Hyundai renounces local dealership accused of closing, towing customer vehicles without notice

A local Hyundai dealership is under fire after it allegedly closed down due to coronavirus, then had customer vehicles towed without ever giving them notice, resulting in thousands of dollars in holding fees.

The L.A. Times first broke the story.

One of those customers was Jared Scott Ransom.

“It was stressful, frustrating,” Ransom said.

He told FOX 11 he brought his car to Nissani Bros. Hyundai in Culver City in February, before coronavirus lockdowns.

“My check engine light was on,” Ransom said. “They told me it needed a bee transmission. I was told this process would take about a week, a week goes by I don’t hear anything.”

Ransom says a week turned into a month, a month turned into two months, and all of a sudden, it was May.

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“This past Thursday I get a call from Hyundai motor finance asking me if I plan to pick up my vehicle,” he said. “And I was kind of lost. Like what do you mean? They told me that the vehicle was at impound in Long Beach and that if they repossess the vehicle it’ll be negative on my credit.”

Ransom would later find out that Nissami Bros. had closed down in the middle of the pandemic.

His car had been towed away on April 4th and had been sitting in a lot in Long Beach for 40 days, racking up a $6,000 holding fee.

“When you find out all of this at once, it’s upsetting,” Random said. “They never told me they were closing down or that they were towing my car.”

And he wasn’t alone.

The L.A. Times interviewed other Nissani Bros. customers who say the exact same thing happened to them at the hands of the dealer owner, Hooman Nissani, and that it was only made right after Hyundai corporate intervened.

When FOX 11 reached Nissani by phone on Tuesday, he declined repeated requests for an on-camera interview, said the Times story was inaccurate and said he wasn’t involved in much of the day to day operations.

A Nissani Bros. spokesperson released the following statement to FOX 11:

“Contrary to the LA Times story, none of the people named in the article paid a penny in towing or storage fees to get their cars back from the storage facility. One customer left their car on the lot for more than two months and the other for over a month -- both after being contacted to pick their cars up.  Another car we had moved was there for two years.  Before any car was moved, customers were called and/or emailed.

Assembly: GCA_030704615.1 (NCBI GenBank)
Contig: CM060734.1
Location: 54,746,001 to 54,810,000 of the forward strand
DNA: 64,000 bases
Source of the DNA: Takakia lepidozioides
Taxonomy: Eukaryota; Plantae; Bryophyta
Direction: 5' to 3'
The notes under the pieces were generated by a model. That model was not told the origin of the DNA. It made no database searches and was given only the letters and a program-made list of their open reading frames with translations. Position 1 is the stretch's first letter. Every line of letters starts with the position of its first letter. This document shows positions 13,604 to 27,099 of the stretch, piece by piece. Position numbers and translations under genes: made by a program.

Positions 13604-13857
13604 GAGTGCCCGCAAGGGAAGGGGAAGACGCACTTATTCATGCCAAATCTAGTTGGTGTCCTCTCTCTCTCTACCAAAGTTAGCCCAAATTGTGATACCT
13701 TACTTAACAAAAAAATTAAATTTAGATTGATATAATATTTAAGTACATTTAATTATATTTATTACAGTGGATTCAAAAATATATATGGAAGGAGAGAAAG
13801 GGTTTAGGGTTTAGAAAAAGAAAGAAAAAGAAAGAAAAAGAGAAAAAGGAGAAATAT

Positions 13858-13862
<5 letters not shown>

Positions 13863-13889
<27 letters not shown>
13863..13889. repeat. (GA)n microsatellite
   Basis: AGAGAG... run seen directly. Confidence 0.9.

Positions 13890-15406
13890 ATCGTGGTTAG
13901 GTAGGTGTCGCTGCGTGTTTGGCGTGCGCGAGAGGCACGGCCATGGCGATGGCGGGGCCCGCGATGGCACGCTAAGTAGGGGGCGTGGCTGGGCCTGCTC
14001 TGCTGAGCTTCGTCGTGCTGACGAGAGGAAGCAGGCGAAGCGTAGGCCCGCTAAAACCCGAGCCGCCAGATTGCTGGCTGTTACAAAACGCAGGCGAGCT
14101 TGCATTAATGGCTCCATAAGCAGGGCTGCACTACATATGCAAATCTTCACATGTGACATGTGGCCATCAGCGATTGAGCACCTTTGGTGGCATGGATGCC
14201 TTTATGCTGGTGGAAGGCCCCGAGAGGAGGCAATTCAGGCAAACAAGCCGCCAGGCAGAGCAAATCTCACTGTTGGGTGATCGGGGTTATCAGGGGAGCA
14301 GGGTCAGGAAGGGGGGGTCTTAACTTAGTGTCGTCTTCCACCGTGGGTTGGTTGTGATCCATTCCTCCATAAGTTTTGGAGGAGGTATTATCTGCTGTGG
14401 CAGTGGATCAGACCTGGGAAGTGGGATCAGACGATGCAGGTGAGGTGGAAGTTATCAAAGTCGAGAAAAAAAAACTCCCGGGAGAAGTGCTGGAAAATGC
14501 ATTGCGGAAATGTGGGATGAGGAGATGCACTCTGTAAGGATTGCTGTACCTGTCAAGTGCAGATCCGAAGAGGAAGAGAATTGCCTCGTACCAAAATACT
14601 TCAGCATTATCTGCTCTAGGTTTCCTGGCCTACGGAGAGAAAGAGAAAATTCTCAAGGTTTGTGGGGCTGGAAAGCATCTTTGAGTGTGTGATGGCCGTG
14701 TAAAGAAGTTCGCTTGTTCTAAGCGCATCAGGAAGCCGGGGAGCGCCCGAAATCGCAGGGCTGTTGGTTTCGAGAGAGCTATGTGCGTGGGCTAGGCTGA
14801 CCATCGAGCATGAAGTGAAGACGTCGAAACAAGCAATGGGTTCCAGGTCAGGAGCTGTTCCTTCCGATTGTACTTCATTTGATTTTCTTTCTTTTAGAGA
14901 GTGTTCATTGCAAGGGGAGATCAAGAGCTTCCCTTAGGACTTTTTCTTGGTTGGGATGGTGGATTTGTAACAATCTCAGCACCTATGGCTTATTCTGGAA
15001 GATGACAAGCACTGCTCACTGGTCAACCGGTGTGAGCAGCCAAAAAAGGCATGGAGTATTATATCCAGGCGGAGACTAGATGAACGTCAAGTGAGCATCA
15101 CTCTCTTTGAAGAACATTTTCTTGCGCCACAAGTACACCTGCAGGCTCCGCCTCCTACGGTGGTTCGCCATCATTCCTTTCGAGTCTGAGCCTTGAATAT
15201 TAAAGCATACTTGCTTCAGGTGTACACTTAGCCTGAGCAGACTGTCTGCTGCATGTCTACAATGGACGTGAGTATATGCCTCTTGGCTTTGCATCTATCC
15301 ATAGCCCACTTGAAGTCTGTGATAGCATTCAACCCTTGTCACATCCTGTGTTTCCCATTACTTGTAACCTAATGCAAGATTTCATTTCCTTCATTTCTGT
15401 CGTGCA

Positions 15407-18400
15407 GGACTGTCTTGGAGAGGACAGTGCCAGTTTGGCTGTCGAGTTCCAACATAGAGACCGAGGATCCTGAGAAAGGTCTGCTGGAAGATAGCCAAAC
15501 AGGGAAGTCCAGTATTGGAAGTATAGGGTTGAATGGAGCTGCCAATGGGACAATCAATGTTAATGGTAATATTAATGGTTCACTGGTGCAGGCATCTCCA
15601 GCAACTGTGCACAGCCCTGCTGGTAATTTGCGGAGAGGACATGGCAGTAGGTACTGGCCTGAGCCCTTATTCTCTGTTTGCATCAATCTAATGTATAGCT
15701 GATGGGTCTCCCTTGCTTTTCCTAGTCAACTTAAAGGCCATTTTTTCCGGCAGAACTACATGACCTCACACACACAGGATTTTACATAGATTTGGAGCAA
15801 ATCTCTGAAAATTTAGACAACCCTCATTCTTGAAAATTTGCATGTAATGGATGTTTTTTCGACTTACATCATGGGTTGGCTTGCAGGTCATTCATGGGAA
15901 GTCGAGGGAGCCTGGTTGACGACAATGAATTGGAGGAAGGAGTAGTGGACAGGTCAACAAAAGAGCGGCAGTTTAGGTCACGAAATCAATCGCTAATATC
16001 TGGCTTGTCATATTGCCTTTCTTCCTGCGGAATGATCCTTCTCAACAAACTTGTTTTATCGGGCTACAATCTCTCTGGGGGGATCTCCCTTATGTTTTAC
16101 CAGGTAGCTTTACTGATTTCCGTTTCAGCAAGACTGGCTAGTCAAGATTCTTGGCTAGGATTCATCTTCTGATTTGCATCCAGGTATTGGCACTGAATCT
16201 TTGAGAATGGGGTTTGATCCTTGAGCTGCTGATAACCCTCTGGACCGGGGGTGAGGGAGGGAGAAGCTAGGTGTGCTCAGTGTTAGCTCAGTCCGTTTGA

Some customers didn’t respond, despite several attempts to reach them.“The fact that there were no charges to our customers was our decision, it was not because of any intervention by Hyundai and not because of a pending LA Times story.  As soon as we learned the towing company was charging our customers, we took corrective action.  And to be clear, this was before we knew there was going to be an LA Times story.

“Aside from not being able to store cars for customers who don’t pick them up for weeks, months or years at a time, there is construction on the property. To protect the cars, after several calls, we had them towed and then brought to another dealership where the people could and did pick it up.“Finally, Nissani Brothers Hyundai voluntarily decided to end its relationship with Hyundai because it had other plans for the property.”

But it’s Hyundai who says they took the action to make things right.

Their corporate office also sent FOX 11 the following statement:

"This dealership voluntarily ended its relationship with Hyundai on April 6, no longer represents Hyundai as one of its dealers, and is closed. Prior to the closing of the dealership, this dealer moved vehicles that had been dropped off for service to an off-site facility, E3, in order to vacate the property, without informing Hyundai nor the customers who had vehicles at the dealership for service and repair.

E3 then was trying to charge customers storage fees for the time their vehicles were on their premises. As soon as Hyundai learned of this situation and of these storage fees being charged to our customers, we quickly took steps to get all Hyundai cars out of E3’s facility and sent to a nearby Hyundai dealership where the service work would be made and our customers would be well taken care of. All customers who made any form of payment to E3 during this situation have been, or will be, fully reimbursed. We apologize for the inconvenience this has caused to the impacted customers and we pledge to make this right."

Ransom tells FOX 11 that Hyundai kept its word, and covered all of his costs.

He also said he has filed complaints against Nissani Bros. with several agencies.